Dishonored 2 Review – Don’t Blink
With no Assassin’s Creed due out this year, Dishonored 2 comes in to fill the stealth hole that Ubisoft’s series left behind. Is Dishonored 2 a sequel worth playing, or should it have stayed a one hit wonder? Check out our Dishonored 2 review to help you make your choice!
Dishonored 2 Review
Dishonored 2 leads off where the Dishonored ended. Emily is on the Throne, and Corvo is the Royal Protectorate. Everything goes wrong almost immediately, as a new relative comes into the picture and steals the throne from Emily. This is where your game starts, where players can either pick Emily or Corvo to play as. Whoever you don’t pick is locked in stone, just like like Han Solo. Your first mission? Escape the Dunwall Tower and get out of the city. This is where choice comes into play. Do you want to kill everyone? Or would you like to just knock them out and escape without any blood on your hands? That choice will be with you the entire game: kill or spare. Once you get out of the city, you start going after the new Empress’ allies down south. You work your way up the ranks until you finally make it back to Dunwall. Depending how you play the game, Dishonored can easily last you more than 15 hours. My total playtime clocked in at 18 hours, and I did not play in a stealthy way.
If you played the original Dishonored, then the combat in Dishonored 2 will come naturally to you. You can break it down two ways: stealth and direct combat. Direct combat is pretty basic, where you counter and kill your enemies into submission. Stealth, however, will give you a few more options. You can choke people out, slit their throats, or just avoid them all together. How you choose to play will ultimately affect basic combat. On top of your sword, you have other tools and even some spells. You can choose not to have spells, but you are putting yourself at a serious disadvantage if you do. You get a pistol, crossbow, and heart that will help you find collectibles. The crossbow and pistol can get different types of ammo, such as sleep bolts and explosive bullets. Spells vary from character to character, with Corvo packing more of a killing set and Emily using more of a a stealthy one. Both can do either, but from the spells you can learn, Emily can distract and sneak by easier. You will have to pick and choose what spells you get, as you cannot learn all of them in one playthrough. Despite these changes, both of them have a Blink, which you cannot get on a no magic run.
The Chaos system makes a return in Dishonored 2. This system was designed for the good and bad ending. Killing a lot of people would raise your chaos and sparing people would keep it at low chaos. In the late game this would create more rats that would spread the plague. In this game you will have more bloodflies, which are these grotesque flies that take over apartments and dead bodies. Bloodfly nests will be more prevalent if you are more chaotic. There are still rats, but they don’t spawn nearly as much in this game. Regardless of how you play, you will be dealing with bloodflies from time to time. I’m not a super big fan of the Chaos system. I’d prefer to play my way with key choices making the difference in the end.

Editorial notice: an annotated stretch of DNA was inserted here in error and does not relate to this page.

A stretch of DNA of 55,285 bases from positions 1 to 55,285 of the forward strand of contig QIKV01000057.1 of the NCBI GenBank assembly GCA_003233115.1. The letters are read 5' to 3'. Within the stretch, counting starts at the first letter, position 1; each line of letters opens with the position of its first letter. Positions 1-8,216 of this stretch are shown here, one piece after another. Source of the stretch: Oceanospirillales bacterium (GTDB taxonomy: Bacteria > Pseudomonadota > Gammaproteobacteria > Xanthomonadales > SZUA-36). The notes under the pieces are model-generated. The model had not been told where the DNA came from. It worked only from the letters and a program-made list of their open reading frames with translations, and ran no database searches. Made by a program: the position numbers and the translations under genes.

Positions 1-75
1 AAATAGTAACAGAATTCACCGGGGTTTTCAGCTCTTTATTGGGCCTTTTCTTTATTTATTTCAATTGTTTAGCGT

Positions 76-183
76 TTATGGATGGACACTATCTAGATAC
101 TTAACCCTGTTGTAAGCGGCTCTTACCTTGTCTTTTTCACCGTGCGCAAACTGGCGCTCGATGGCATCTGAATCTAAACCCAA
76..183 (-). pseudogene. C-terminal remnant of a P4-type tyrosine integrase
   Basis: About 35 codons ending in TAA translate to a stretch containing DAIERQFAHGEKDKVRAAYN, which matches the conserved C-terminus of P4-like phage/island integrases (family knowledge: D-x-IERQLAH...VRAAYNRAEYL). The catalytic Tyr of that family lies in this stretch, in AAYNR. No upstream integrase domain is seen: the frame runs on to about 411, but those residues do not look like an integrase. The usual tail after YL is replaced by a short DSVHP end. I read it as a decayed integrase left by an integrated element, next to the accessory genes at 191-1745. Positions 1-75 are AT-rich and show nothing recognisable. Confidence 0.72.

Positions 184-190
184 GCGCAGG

If you a lore fiend or an achievement hunter, prepare to be here for the long haul. There are tons of things to find in each level. You have paintings, blueprints, runes, outsider shrines, books, newspapers, notes, and audio logs you can find in each level. On top of that, there will be safes you sometimes have to crack in order to get them. One thing I hate in games are collectibles with no value in-game. In Dishonored 2, most of them are worth gold or vital info detailing hidden locations. The gold can be used at black market stalls in each level for ammo and upgrades for your equipment. One of the coolest things added is the ability to break into each black market stall. it won’t be easy, but getting back there is always worth it. Then the next one you visit will have the shopkeeper make a remark about the other stores being robbed. It’s a cool little addition that adds a good amount of challenge for those interested.
Let’s talk about a couple of levels and how they are designed. There are two levels that incorporate unique mechanics not seen in many other games. The first is the Clockwork Mansion. This mansion is littered with levers that literally change the layout of the room you are in. You have to get yourself through this to rescue your ally and get to your target. When you finally complete it, it is extremely satisfying. It is also rewarding for anyone who takes the time to explore the mansion fully, with hidden vaults and treasure all over the place. The other is another manor, but this time you can travel back in time. By limiting time travel to one level, it helps to make things fresh. While it is fun to travel through time, it starts to wear on you towards the end of the level. Secondly, if you do a certain objective in the past, it completely changes the mansion in the preset. Bravo to the designers for these two levels in particular.
Lastly I want to hit on a couple issues I ran into. There were a few frame drops when a lot of units were on screen or during certain magic spells. I also ran into a few crashes. There is one particular level that both I, and another editor, crashed a couple times. It seemed to really be an issue in that level, but outside of that, it didn’t happen. I’ve read on PC that it isn’t running well, but we played on the PlayStation 4.
Arkane Studios strikes at the heart with Dishonored 2 and it lands a killing blow. If you are a fan of stealth or assassination games, Dishonored 2 is the game for you.